MADELEINE KING MP
SHADOW MINISTER FOR TRADE
MEMBER FOR BRAND
ABC RADIO PERTH
FRIDAY, 30 OCTOBER 2020
SUBJECT: Closure of BP’s Kwinana oil refinery.
GEOFF HUTCHISON, HOST: The Federal Member for Brand is Madeleine King. Good afternoon to you.
MADELEINE KING, SHADOW MINISTER FOR TRADE: Good afternoon, Geoff. How are you?
HUTCHISON: I’m good. There’s some personal history here, isn’t there?
KING: Yeah, absolutely. I got home from Canberra today, arrived on the tarmac and heard this news. You know, it's quite emotional. My dad was one of the first workers at BP when it started in the 50s, working in the lab there. Lots of shift work. We were growing up as kids, and just like many families are doing today, BP gave our family that kind of good start. We were able to live in Shoalwater. The reason I was born in Kwinana was because Dad worked in Kwinana and we set up our lives nearby. So it's a really sad day and I've got my high school friends that work there right now, who I’ve been chatting to this afternoon, that are absolutely blindsided by this.
HUTCHISON: Now that's what I needed to know and I was trying to establish that when we spoke to the manager at BP here, whether people were blindsided. I know there has been talk over the years that there have been years of consecutive losses, but I was trying to establish how surprised workers would have been at this decision and you're saying the people you know were blindsided by it.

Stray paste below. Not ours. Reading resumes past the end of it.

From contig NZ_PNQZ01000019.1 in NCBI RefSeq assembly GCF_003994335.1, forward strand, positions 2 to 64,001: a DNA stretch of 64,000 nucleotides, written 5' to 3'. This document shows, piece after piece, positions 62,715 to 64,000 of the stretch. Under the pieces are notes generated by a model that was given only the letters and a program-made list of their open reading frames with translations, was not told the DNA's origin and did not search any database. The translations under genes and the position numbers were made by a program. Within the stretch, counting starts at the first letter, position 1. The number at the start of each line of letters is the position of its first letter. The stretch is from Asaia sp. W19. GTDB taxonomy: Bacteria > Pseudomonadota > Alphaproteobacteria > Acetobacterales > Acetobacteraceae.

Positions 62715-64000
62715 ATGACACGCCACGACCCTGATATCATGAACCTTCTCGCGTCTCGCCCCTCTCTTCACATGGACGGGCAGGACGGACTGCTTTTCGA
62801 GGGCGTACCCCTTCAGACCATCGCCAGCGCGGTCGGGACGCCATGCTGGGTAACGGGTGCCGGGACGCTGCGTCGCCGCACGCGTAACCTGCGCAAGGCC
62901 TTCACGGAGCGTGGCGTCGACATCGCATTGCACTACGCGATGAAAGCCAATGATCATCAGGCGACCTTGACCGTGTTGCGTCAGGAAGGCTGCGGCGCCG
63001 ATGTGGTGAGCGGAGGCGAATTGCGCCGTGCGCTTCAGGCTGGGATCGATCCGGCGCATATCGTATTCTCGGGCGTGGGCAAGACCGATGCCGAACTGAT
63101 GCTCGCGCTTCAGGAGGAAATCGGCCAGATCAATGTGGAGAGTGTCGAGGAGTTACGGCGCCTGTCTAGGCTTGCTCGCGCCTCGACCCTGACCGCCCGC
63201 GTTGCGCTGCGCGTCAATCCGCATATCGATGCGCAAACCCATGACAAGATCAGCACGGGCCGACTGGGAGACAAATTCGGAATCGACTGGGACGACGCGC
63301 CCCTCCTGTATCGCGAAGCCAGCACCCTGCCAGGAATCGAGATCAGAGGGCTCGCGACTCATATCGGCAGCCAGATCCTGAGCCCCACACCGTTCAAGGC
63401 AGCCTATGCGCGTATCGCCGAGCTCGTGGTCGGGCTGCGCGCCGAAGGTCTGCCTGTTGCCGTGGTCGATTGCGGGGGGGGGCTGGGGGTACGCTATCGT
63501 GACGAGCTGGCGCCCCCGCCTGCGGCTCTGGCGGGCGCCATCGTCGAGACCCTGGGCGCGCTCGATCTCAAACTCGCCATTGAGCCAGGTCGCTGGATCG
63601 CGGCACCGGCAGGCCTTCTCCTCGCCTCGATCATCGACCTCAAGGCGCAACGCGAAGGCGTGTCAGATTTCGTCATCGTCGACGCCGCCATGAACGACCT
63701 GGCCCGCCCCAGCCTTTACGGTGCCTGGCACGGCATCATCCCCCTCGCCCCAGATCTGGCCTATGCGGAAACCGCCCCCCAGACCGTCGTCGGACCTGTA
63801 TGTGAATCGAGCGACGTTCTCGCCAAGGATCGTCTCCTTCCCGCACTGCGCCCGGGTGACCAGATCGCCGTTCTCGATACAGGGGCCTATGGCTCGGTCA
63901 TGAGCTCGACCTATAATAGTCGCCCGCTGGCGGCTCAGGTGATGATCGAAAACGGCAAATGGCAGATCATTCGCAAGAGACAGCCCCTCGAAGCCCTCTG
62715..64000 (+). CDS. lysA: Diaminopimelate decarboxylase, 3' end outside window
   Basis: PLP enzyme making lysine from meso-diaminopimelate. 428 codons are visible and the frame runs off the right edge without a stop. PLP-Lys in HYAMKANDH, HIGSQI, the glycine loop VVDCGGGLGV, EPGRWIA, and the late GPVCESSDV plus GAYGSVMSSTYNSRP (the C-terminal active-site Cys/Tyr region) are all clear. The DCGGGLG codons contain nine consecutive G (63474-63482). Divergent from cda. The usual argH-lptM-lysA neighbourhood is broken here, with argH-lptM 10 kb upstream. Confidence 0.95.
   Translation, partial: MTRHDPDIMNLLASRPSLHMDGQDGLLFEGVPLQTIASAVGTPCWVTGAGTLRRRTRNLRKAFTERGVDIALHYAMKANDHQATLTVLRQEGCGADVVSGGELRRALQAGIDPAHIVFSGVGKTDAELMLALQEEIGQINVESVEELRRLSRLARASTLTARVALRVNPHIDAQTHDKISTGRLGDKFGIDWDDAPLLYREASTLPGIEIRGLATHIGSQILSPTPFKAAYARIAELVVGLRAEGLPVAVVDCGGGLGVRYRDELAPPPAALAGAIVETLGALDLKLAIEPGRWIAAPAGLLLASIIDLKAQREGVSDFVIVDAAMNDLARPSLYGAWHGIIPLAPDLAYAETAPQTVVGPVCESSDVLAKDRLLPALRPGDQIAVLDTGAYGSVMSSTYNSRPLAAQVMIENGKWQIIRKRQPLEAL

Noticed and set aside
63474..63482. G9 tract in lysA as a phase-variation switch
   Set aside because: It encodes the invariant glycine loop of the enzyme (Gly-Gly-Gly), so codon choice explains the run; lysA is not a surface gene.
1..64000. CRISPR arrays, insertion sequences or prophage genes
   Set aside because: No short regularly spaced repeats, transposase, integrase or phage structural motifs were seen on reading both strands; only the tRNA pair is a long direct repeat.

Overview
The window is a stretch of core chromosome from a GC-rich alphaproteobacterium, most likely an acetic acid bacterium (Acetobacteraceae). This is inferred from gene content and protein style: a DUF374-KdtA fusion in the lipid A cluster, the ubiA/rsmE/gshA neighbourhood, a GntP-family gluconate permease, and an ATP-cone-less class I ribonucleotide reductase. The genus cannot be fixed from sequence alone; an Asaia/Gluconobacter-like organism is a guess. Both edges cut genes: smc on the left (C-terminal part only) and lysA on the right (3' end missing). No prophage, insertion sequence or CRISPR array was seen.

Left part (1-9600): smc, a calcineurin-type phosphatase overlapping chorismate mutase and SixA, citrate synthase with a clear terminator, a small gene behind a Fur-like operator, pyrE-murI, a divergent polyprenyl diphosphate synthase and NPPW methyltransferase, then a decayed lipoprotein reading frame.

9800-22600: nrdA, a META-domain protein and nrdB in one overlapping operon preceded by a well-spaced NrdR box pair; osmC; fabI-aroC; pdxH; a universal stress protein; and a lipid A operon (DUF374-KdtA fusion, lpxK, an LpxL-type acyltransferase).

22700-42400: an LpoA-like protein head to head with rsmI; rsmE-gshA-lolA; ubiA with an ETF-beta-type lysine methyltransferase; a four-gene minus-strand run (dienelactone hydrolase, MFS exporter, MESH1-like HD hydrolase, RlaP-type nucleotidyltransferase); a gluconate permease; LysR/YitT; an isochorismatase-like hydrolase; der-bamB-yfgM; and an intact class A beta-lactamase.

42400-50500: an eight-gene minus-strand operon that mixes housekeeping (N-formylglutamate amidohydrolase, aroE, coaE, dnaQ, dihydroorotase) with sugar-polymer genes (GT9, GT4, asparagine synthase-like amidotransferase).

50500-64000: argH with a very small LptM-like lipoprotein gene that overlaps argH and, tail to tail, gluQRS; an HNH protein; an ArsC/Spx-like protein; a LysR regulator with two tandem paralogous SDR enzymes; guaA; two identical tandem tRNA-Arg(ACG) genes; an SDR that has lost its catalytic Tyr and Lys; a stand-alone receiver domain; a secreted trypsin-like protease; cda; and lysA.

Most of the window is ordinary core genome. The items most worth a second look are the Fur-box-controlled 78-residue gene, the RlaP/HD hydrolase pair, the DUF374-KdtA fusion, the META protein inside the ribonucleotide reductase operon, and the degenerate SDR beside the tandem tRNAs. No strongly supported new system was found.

KING: Well, there's always been talk about all the refineries in the country, of which there’s only four, they have their challenges, but I think an announcement coming today was definitely a moment of very great surprise. No consultation, no kind of a transition-type talk as Steve McCartney said earlier. And the friend I spoke to, Chris, he’s not on shift until Monday, he only heard through text message and it was a text message that said, ‘Urgent announcement from management, contact the line manager’, something like this. So I think while there may have been a meeting of some of the people that are about to lose their jobs, it certainly wasn't everyone and people like Chris and others that work there, haven't been shown the respect they deserve for their commitment to the company. Because these are highly skilled, very well-paid workers, and all their earnings go to their families and into that local economy of Rockingham and Kwinana. Because that's where most of those workers live.
HUTCHISON: Is that what worries you? They are highly skilled workers and obviously there are parts of Rockingham and Kwinana that have really moved forward particularly well in recent times - light industrial and manufacturing and defence-related industries and those kind of things. But at the same time, it did not sound encouraging for those 650 people that whilst we heard those corporate words that said we will try and redeploy when we can or we’ll try and provide FIFO opportunity when we can, it doesn't sound like many people are going to have a job at the end of this.
KING: Well I can't see how when you announce something in late October and you're going to shut down in February, March. I don't know where BP think they're going to magic up some jobs for some pretty highly skilled, it's pretty specialised work the operators at BP. It’s well paid for a reason, because it's very long shifts and it's a dangerous place to deal with that much fuel. But they maintain such high standards there and as far as I'm aware it's actually the most efficient refinery in the nation. So that it’s the first of this last group to go is really devastating.
HUTCHISON: Madeleine King, thank you for speaking to me.